We spend a lot of time training our clients with bilateral movements, such as squatting and hinging. These dynamic and explosive movements are done in a stationary position. When we choose exercises for our clients—or for our own training—the exercises should always be purposeful movements applicable to their lifestyle and goals. Whether you coach athletes or the general population, everyone moves unilaterally.
Whenever moving in any plane of motion, we move by stepping with one foot first. We move unilaterally throughout our whole day. Unless we’re stationary for a while, we do not spend much time in a bilateral stance. Knowing that all movement is initiated with one foot, why do we place such an emphasis on bilateral movements when training our clients?
There are many reasons to include unilateral exercises in our training programs. But, one of the main reasons I include single leg training is to allow me to train my clients’ weaknesses. While it is easy to temporarily correct a client out of a knee valgus during a squat with the cue “spread the knees apart,” it doesn’t really fix the problem. By including single leg exercises you can help strengthen your client’s asymmetrical weaknesses—which will also strengthen their bilateral movements.
Another reason I favor unilateral movements, is because they can help rehab and prevent injuries. If you train athletes or the general population, your job is to help them reach their goals—and keep them safe during their training. Another great benefit unilateral exercises offer over bilateral exercises is that they promote even more ankle stability and strength. Strengthening the ankles can reduce the chance of ankle injuries—which often lead to knee and hip pain.
The following are a few of my favorite single leg exercises:
Split Squat (see photo at beginning of post)
- Start at the bottom of a split squat position.
- Hold a kettlebell as if you were about to do a goblet squat (place the kettlebell near the collar bone).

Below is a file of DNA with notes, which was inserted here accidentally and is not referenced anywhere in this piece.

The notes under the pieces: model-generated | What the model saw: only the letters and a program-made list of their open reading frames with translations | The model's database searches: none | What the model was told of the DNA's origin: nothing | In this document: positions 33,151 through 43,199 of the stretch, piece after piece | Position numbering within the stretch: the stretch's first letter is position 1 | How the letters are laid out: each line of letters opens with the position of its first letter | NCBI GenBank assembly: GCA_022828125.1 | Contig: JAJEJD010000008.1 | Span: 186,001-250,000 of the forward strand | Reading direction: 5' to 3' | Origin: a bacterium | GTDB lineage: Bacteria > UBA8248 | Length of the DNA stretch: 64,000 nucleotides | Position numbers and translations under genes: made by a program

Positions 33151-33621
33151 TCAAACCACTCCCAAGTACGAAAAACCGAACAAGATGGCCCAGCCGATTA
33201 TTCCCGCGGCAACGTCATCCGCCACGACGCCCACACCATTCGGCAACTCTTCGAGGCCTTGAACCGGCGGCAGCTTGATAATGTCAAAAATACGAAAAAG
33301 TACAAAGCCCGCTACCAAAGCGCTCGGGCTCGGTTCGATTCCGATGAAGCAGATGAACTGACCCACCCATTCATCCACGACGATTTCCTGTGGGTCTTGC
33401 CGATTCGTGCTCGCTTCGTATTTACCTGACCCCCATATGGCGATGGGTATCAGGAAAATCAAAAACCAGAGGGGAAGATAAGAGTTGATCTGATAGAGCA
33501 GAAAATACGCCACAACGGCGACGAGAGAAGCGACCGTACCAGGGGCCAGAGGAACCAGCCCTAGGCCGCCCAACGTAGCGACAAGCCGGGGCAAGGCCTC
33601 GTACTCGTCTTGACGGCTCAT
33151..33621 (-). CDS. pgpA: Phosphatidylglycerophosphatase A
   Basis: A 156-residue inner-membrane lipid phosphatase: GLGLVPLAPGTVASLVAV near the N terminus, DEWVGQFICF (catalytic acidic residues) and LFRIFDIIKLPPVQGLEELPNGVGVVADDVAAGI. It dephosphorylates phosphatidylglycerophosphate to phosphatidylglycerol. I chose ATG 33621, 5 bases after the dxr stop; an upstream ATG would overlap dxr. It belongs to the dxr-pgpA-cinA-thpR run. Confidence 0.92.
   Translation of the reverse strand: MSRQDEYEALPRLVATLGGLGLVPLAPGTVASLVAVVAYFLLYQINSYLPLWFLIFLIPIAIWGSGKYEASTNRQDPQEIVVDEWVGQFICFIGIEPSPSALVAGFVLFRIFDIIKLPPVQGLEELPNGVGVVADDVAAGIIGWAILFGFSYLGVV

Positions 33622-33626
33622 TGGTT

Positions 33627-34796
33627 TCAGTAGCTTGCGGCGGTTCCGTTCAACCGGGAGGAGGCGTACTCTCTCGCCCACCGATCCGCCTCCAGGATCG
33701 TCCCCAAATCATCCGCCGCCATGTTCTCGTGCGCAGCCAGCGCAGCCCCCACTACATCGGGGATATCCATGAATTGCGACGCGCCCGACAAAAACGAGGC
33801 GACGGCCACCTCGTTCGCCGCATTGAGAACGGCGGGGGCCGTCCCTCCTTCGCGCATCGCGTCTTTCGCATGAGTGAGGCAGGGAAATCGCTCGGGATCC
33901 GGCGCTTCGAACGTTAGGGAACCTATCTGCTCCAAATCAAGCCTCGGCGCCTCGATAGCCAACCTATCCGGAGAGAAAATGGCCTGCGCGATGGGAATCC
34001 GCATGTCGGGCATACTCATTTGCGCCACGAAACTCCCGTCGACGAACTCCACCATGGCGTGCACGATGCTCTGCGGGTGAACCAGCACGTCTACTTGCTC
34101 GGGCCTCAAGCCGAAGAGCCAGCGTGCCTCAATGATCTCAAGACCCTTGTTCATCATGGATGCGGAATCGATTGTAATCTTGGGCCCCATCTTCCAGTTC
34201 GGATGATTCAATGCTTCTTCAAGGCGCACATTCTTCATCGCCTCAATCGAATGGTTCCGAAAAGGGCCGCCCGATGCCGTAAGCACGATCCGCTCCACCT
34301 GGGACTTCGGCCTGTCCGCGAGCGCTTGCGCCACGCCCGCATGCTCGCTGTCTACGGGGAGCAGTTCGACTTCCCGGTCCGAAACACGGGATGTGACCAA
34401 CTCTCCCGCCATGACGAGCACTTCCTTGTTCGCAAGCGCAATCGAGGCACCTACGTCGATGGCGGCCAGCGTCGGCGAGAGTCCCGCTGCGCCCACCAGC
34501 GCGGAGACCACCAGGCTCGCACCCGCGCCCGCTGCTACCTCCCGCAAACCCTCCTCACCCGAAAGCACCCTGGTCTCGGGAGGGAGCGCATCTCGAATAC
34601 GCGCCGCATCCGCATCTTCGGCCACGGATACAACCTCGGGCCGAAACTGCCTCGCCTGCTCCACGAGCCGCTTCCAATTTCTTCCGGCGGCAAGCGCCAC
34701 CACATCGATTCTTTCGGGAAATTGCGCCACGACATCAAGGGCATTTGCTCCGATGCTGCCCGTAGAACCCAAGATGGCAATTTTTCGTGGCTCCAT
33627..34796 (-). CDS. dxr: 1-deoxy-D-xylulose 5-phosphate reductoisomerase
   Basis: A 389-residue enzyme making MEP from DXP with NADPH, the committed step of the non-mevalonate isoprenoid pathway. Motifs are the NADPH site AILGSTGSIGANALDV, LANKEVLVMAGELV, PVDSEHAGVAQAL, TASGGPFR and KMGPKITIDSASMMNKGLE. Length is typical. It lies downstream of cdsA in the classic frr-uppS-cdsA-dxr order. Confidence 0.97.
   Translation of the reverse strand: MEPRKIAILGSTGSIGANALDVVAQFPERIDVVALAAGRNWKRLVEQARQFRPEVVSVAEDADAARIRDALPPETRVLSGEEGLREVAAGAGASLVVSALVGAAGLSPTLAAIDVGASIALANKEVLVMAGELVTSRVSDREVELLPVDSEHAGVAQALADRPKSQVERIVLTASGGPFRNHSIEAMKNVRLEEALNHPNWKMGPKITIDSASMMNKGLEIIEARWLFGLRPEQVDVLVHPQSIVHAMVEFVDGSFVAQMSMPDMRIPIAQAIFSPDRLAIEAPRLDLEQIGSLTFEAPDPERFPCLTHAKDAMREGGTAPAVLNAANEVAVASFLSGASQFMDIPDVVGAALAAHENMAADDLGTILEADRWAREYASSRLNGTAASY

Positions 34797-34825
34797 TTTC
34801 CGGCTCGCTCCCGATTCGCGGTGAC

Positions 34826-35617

- Push evenly with the foot—through the ball of the foot and the heel to stand.
- Lock the knee at the top of the movement while squeezing the glutes.
- Lower yourself down slowly, and do not let the knee bang against the ground.
- Start by holding the kettlebell in the rack position, or at the chest (the goblet squat position).
- Take a large step to the side.
- Bend your knees and push your hips back.
- Return to the starting position by pushing through the inside of the foot you used to step to the side.
- Start by holding the kettlebell at the chest (the goblet squat position).
- Step back and behind your other leg.
- Slowly lower your hips until the knee lightly touches the ground.
- Push through the front leg, and return to the starting position.
Weighted Single Leg Glute Bridge
- Begin on your back, and hold a kettlebell at your belt line.
- Raise one leg off the ground by lifting the knee.
- Tuck your chin and rib cage down as you press the heel of the other foot into the ground
- Raise the hips up and squeeze the glutes.
- Lower yourself down slowly and return to the starting position.
Single Leg Rear Deadlift (RDL)
- Place both hands on the kettlebell handle.
- Keep a slight bend in the knee and push your hips back.
- Keep a straight spine and lower the kettlebell below the knee by bending with the hips.
- Return to the starting position by pulling your chest and hips up as you stand tall.
Single Leg Deadlift
- Begin with the kettlebell on the ground in line with your toes.
- Bend at one knee and begin to hinge down while pushing your hips towards the wall.
- Keep your chest up while lowering yourself through the hips.
- Return to the starting position by standing tall.
Single leg exercises are essential moves to consider in your kettlebell training.
William Sturgeon, RKC II trains clients at his gym, Restored Strength. Contact him through his website at RestoredStrength.com or follow him on Facebook: facebook.com/restoredstrength